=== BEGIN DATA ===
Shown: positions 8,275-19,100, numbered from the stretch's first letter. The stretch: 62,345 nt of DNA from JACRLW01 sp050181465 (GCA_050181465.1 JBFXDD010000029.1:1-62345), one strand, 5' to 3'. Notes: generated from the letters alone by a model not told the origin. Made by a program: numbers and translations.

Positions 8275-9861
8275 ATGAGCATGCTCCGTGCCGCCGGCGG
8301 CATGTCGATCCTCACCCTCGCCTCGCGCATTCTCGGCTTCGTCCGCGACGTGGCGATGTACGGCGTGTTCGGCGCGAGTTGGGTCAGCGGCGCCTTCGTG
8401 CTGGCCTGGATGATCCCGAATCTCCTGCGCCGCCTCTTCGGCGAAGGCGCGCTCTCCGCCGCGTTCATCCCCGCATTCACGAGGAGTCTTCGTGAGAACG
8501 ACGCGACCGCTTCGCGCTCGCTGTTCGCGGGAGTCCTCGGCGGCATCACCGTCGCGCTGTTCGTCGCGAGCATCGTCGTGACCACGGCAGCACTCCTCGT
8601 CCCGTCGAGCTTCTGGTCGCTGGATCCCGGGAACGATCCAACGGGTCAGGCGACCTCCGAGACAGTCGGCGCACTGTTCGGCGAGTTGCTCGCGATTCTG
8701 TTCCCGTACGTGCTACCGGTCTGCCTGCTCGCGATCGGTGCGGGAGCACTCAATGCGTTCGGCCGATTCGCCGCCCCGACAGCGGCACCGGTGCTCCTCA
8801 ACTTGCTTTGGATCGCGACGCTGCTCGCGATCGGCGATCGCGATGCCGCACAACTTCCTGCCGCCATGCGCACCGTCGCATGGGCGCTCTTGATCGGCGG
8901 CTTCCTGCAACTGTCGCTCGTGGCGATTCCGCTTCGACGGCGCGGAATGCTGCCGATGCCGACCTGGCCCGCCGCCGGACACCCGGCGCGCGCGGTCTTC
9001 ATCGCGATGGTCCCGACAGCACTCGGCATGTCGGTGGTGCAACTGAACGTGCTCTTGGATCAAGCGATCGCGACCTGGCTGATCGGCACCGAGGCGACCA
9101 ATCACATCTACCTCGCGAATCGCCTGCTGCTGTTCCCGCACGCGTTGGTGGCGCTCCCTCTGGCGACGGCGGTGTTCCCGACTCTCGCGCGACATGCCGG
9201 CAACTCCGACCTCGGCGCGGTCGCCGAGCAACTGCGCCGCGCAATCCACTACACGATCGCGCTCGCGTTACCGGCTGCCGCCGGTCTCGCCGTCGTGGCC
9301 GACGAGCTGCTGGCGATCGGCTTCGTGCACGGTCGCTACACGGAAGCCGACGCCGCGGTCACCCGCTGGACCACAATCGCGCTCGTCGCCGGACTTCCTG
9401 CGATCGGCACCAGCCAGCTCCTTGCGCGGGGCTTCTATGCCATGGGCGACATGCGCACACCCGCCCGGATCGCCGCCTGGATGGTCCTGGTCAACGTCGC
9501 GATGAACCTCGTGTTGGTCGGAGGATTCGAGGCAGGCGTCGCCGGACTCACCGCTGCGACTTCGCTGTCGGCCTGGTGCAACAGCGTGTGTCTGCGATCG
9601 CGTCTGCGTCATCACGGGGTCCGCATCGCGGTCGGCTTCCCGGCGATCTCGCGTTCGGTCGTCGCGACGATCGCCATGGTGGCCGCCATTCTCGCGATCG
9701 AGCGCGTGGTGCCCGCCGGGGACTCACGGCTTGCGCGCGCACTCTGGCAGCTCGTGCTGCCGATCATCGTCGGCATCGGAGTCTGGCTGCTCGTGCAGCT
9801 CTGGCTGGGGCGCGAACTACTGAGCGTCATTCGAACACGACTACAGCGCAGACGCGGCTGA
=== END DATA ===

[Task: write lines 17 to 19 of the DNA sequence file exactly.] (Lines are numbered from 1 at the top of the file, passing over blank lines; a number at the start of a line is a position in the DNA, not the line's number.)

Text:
9601 CGTCTGCGTCATCACGGGGTCCGCATCGCGGTCGGCTTCCCGGCGATCTCGCGTTCGGTCGTCGCGACGATCGCCATGGTGGCCGCCATTCTCGCGATCG
9701 AGCGCGTGGTGCCCGCCGGGGACTCACGGCTTGCGCGCGCACTCTGGCAGCTCGTGCTGCCGATCATCGTCGGCATCGGAGTCTGGCTGCTCGTGCAGCT
9801 CTGGCTGGGGCGCGAACTACTGAGCGTCATTCGAACACGACTACAGCGCAGACGCGGCTGA